Friday, January 30, 2009

Bogus study gets it wrong on teacher retention

A new report says that Louisiana is falling down in efforts to attract and retain high quality teachers. While that conclusion is correct (and you could say the C-minus given the state is overly generous), the report's approach and recommendations are flawed and border on laughable.

As Advocate reporter Will Sentell writes here, the Washington, D.C. based National Council on Teacher Quality ripped Louisiana in a report entitled "What States Can Do to Retain Effective New Teachers."

Unfortunately, the report bears little resemblance to the reality of life in the classroom.

As LFT President Steve Monaghan told Sentell, "he would give Louisiana no better than a 'D minus' for teacher retention but not for the reasons cited by the Washington group."

Apparently, the group's research did not involve asking teachers about their classroom experience. The report centers on issues that have little to do with retaining teachers, and in fact is little more than a regurgitation of familiar right-wing attacks on teachers: take away their tenure, give them merit pay and privatize their retirement system.

These are the things that will keep teachers in the classroom?

Last spring, the LFT surveyed teachers about reasons why they would leave the profession. Not one of the issues mentioned by teachers matched the ones in the NCTQ report.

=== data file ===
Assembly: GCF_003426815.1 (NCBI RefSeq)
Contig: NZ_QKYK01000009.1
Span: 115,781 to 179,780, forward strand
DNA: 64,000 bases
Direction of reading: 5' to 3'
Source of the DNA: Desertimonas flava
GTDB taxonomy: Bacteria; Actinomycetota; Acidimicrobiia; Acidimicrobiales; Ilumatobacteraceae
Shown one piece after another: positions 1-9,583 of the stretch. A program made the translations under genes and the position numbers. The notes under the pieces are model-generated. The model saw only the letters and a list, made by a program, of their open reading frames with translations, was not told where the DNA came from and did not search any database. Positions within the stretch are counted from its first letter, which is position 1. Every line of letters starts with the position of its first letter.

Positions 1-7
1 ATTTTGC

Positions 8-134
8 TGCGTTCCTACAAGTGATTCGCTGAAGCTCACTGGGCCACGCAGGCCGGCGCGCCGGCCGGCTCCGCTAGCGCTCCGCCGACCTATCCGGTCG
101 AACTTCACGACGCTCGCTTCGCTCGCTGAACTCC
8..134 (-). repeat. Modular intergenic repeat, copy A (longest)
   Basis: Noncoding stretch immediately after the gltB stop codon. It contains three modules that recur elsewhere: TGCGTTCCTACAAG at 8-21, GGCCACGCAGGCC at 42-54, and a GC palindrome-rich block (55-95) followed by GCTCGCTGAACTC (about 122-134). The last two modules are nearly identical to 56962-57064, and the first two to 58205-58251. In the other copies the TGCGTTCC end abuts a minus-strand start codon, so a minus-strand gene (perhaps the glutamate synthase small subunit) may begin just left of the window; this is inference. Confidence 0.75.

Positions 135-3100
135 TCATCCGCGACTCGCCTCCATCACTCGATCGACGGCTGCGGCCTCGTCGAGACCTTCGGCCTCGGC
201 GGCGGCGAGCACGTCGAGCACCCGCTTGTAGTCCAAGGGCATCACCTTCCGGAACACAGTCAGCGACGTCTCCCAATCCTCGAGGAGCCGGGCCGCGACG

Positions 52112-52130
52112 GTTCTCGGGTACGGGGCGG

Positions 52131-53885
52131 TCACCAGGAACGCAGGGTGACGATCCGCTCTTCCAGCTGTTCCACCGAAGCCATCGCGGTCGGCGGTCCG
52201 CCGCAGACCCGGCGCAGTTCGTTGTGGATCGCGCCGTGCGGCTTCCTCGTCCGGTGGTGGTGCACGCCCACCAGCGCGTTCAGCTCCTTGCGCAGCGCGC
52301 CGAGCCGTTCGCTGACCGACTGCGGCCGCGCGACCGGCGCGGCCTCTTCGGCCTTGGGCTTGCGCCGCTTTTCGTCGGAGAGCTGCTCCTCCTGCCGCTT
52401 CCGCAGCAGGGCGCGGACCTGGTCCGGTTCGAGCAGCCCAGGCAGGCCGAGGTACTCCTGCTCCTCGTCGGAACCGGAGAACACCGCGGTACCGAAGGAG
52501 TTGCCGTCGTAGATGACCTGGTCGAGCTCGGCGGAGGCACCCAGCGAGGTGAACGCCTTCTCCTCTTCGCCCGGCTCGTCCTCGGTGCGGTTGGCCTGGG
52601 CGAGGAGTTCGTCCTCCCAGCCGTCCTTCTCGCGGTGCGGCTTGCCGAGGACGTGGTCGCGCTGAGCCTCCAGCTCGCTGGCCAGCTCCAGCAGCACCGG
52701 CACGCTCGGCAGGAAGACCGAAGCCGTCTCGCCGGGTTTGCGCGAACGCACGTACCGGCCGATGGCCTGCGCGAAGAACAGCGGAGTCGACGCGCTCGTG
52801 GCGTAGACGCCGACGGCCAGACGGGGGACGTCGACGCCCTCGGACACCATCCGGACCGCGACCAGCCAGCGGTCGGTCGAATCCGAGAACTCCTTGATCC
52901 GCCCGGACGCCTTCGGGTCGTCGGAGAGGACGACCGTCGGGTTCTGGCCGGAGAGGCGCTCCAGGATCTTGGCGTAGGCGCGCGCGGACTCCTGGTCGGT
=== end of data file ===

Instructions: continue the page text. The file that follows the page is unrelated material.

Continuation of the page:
And nothing in the NCTQ report matched the answers given by real teachers.

Real teachers said they are frustrated by learning conditions in our schools, a lack of resources provided for our teachers, disciplinary problems and a dearth of parental involvement with their children’s education.

The attraction and retention of teachers is a an issue that deserves better than the patently ideological claptrap in the NCTQ report. As the American Federation of Teachers put it in this press release, "We are disappointed that a group calling itself the National Center on Teacher Quality would overlook so many of these crucial elements that make teaching and learning work."

To see what a serious approach to the issue of teacher retention looks like, please click here.

No comments: